Timken Logo Shirt
Timken Logo Shirt
- Logo on Front
- 100% Cotton Gildan 6.1 oz
- Shirt Color - Orange
In 1898, Henry Timken obtained a patent for an improved tapered roller bearing, and in 1899 incorporated as The Timken Roller Bearing Axle Company in St. Louis.
In 1901, the company moved to Canton, Ohio, as the automobile industry began to overtake the carriage industry. Timken and his two sons chose this location because of its proximity to the American car manufacturing centers of Detroit and Cleveland and the American steel-making centers of Pittsburgh and Cleveland.
In 1917, the company began its steel- and tube-making operations in Canton to vertically integrate and maintain better control over the steel used in its bearings. World War I had created an increase in demand for steel, affecting its supply and price in the market.
Timken entered international markets in the early 1900s, establishing a presence initially in Great Britain, France and Germany. The performance of Timken tapered roller bearings in World War I military equipment made an impression on the European bearing market. After the war, Great Britain rose to the position of #2 in the global automotive manufacturing market, creating opportunities for Timken to expand its European manufacturing presence.
Timken entered the Great Depression in a strong financial position and its performance placed it in the ranks of the most solid, well-managed industrial firms of the 1930s. Expanding into non-automotive markets like agriculture, machine tooling, industrial and rail softened the impact.
During World War II, Timken production increased dramatically to keep up with wartime demand. For instance, every U.S. jeep was built using 24 Timken® bearings. With 660,000 jeeps delivered to the U.S. military, Timken delivered more than 15.8 million bearings for those vehicles over the course of the war. Following the war, much of the machinery shipped to Europe under the Marshall Plan was Timken-bearing equipped, helping Timken establish a broader presence in a bearing market where European competitors had dominated.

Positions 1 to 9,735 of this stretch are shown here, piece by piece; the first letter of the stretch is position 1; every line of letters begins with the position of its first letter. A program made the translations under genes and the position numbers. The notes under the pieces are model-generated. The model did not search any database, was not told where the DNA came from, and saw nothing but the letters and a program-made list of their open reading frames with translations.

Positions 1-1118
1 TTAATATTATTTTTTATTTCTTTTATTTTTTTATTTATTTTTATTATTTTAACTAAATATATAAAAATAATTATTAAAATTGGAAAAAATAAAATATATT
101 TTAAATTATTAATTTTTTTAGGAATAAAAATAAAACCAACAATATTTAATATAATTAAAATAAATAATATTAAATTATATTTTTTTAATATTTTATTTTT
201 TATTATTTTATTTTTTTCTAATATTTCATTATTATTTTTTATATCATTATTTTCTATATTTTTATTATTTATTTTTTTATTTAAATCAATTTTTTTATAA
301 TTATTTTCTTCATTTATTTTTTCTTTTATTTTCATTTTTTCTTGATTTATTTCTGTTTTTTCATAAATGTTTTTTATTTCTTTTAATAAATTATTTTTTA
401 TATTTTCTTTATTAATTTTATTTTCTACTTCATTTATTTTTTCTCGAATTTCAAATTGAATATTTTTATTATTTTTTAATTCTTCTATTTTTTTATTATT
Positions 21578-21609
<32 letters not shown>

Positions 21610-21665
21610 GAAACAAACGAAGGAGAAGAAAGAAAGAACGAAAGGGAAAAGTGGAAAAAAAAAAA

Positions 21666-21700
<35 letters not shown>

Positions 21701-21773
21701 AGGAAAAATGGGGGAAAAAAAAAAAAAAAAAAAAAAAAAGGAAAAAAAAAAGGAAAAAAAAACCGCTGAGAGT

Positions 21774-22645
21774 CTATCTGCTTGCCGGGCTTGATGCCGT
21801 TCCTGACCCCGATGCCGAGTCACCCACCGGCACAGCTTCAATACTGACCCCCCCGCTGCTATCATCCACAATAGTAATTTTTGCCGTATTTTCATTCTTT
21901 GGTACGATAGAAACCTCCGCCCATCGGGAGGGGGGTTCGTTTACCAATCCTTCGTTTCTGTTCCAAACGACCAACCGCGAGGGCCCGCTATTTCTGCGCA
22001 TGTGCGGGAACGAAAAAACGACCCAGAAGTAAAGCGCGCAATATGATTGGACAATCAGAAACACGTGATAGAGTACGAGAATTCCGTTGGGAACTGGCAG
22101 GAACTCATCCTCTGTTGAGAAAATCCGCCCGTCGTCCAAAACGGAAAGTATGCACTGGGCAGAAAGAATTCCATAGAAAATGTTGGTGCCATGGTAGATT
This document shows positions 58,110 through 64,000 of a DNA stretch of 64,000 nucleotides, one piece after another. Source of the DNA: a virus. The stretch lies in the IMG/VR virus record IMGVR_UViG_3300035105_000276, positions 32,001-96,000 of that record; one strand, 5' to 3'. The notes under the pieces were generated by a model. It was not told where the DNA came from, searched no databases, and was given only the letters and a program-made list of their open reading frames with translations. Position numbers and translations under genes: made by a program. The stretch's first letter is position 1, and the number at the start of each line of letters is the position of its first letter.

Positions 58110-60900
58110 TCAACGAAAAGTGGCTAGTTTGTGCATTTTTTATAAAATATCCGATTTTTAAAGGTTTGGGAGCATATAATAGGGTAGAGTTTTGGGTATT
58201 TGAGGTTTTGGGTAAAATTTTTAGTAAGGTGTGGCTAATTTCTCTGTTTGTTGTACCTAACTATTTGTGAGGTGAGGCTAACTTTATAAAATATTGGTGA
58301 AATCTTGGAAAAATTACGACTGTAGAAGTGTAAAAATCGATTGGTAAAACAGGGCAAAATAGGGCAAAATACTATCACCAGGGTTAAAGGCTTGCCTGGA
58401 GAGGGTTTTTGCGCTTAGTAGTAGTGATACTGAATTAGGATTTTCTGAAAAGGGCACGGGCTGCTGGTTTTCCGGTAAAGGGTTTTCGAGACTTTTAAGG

By 1960, Timken had operations in the U.S., Canada, Great Britain, France, South Africa, Australia and Brazil. Timken Research was created in 1966 to establish technological leadership and to help standardize research and development processes across the company.
Timken expanded into new global markets throughout the 1970s and 1980s, establishing a sales operation in Japan in 1974 and opening sales offices in Italy, Korea, Singapore and Venezuela in 1988. By the late 1990s Timken also had a sales presence in Spain, Hong Kong, China and Singapore.
Timken acquired its competitor, The Torrington Company, in 2003 for $840 million, doubling the size of the company and creating the world's third-largest bearing manufacturer at that time.
The company changed its corporate structure in 2014; the roller bearing-producing part of the company was separated from the steel-producing part of the company, resulting in two separate companies. The Timken Company continues to manufacture roller bearings, while TimkenSteel produces steel.
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